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Millepied company in Lyon

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NYCB fans might be interested in learning that Benjamin Millepied's company will be performing in Lyon next week, as part of the Biennale de la Danse (actually it will be one of the very few ballet works of the Biennale, as nearly all companies who will perform are modern dance companies).

From what I've read in the free newspaper "20 minutes", Mr Millepied broke one of his feet and so the program had to be modified (with "Tarantella" and "After the Rain" instead of "Other dances", if I remember correctly).

I've booked tickets for tomorrow's performance. :)

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Indeed, Benjamin Millepied didn't perform yesterday (I hope that his injury won't keep him far from the stage for too long, that must be terribly frustrating). I'd have loved to see "Other dances" again, but the replacement pieces really were worth seeing too.

The program included a pas de deux from "After the Rain", and then "Tarantella", "Closer" and "Fancy Free". Actually I regret not being able to attend it a second time, as it was very enjoyable and I'd really like to see those works a second time to have a more precise appreciation.

I found "After the rain" (performed by Sébastien Marcovici, and Céline Cassone from the Grand Ballet du Théâtre de Genève) very interesting and with a fascinating range of vocabulary and impressive partnering, but perhaps not really the best program opener for me, as it took me some time to get into the right mood (also I'd really like to know more about the rest of the work as it is only an excerpt). Also a funny coincidence is that some of its score (Spiegel im Spiegel) is the same as that of the end of Mats Ek's "Solo for two", and one couldn't imagine two more different works...

"Tarantella" was the only work of that program that I had already seen, but it was years ago (by a group of POB dancers- if I remember correctly, the male role was danced by Hervé Courtain) and in the huge arena of Nîmes so the dancers looked a bit small on such a large stage. Here I could enjoy that work more fully- a small piece of candy, fast and joyful ! I know very little about this ballet's history- the costumes made me think of Bournonville, but is it only because there also is a Tarantella in "Napoli", or was it also a conscious homage of Balanchine to Bournonville ? Both dancers performed it with great virtuosity and a lot of enthusiasm.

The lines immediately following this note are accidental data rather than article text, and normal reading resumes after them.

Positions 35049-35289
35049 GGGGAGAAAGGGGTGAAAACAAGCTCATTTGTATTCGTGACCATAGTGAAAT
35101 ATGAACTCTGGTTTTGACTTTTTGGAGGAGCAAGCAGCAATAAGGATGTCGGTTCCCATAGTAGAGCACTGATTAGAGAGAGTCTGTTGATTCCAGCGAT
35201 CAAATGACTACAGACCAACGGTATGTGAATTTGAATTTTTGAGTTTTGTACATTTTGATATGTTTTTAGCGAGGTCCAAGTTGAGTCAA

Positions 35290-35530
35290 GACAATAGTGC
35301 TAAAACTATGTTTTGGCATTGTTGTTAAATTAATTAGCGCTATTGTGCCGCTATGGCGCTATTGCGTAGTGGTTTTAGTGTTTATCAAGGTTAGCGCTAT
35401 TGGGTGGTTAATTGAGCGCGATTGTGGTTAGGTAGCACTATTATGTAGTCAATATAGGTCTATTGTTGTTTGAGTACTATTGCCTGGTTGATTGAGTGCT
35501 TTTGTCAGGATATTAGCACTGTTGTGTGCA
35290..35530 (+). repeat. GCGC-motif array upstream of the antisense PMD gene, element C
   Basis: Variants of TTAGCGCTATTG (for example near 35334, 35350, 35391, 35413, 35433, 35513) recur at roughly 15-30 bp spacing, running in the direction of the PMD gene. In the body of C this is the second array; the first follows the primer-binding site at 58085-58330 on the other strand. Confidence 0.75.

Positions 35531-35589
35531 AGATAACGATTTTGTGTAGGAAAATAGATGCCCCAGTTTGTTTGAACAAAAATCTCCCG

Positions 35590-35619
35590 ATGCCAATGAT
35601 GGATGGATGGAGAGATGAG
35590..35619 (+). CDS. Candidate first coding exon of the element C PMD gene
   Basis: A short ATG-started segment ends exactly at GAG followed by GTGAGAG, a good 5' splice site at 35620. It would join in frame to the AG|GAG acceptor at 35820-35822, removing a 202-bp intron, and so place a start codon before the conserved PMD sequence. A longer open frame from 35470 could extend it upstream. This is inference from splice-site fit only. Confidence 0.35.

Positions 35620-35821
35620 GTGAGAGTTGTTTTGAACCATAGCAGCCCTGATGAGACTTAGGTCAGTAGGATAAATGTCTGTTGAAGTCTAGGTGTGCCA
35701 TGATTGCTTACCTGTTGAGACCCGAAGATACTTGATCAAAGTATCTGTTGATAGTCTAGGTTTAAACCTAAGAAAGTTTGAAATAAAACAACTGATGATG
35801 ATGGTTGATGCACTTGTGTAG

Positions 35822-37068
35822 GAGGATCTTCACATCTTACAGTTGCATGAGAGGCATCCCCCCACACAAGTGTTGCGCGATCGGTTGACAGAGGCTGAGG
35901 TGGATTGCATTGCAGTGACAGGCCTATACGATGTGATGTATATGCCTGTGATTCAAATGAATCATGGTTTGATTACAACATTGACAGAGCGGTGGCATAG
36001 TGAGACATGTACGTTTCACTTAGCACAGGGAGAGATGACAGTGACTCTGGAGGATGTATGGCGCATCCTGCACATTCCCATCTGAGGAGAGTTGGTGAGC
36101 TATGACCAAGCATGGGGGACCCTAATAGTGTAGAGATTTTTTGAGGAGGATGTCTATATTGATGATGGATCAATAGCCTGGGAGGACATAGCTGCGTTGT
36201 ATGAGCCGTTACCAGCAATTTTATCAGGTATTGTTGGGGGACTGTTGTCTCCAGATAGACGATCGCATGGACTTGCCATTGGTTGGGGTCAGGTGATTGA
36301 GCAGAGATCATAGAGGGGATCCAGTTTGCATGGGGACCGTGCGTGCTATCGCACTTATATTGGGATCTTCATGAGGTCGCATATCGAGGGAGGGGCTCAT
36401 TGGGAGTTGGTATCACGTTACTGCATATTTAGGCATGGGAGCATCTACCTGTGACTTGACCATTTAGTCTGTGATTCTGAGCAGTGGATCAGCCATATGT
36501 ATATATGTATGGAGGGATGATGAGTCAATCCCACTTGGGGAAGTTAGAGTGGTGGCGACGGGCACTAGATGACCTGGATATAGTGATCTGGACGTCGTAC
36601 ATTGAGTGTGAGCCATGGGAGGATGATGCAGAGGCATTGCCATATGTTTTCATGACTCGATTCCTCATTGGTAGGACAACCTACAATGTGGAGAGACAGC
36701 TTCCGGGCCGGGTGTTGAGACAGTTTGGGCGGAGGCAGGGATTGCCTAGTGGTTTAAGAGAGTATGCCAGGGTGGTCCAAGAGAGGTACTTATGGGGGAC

"Closer" had the great advantage to be performed with live music, as there was a pianist (Pedja Muzljevic) on stage to play the Philip Glass score (as for the final score for "After the rain", I somewhat had a sensation of "déjà vu", or actually "déjà entendu", but it probably is because that the score sounds a bit similar to other Glass pieces, as in those in the "Glass pieces" ballet by Robbins). The performers were again Sébastien Marcovici and Céline Cassone, in simple costumes which looked perhaps a bit too much like pajamas (blue-grey trousers and white tee-shirt for him, very short sleeveless white dress for her). It was a very pleasant work with a somewhat meditative mood and a very fluid style of movement, I especially enjoyed a nice male solo at the beginning and a very soft, tender part at the end with both dancers sitting on the floor. Roderick Murray's lightings (mostly in white, pale blue, pale yellow shades, a bit as if it were natural sunlight changing during different moments of the day- by the way, how refreshing after seeing so many modern works with very dark lightings) were a definite asset for that work.

I had been looking forward to seeing "Fancy Free" for years and was not disappointed (even though some parts of the plot looked a bit dated to me, especially the "stolen handbag" part which would easily evoke some not really pleasant behaviour now...) Unfortunately, the program sheets listed eight dancers (but it seems to me that there are only 7 dancers in that ballet, including the barman) but didn't say who was whom- with the help of the NYCB site, I think I identified the three

sailors as being Amar Ramasar (the one with the Rhumba), Tyler Angle (the one who does the machinegun gesture) and Daniel Ulbricht, and the girls being Georgina Pazcoguin (the one with the handbag), Rachel Rutherford (the second one) and I think Celine Cassone- Tiler Peck was listed too, and Henry Seth (perhaps he was the barman ?) All the dancers seemed to enjoy themselves tremendously and the whole work was a delight to see; all three sailors were wonderful but I was especially impressed by Tyler Angle, there was some kind of sweetness, youthfulness and charm in his dancing which really was endearing and moving (and at the same time a great line)- he really is a dancer that I wish I could see in some other works...

The Maison de la Danse was full for the first evening of that series of 6 performances, and all works were welcomed with much enthusiasm. (By the way, I noticed quite a lot of people in the audience who sounded American). It is the second time the Millepied company comes to Lyon and I can only wish that they will come back again in the next seasons.

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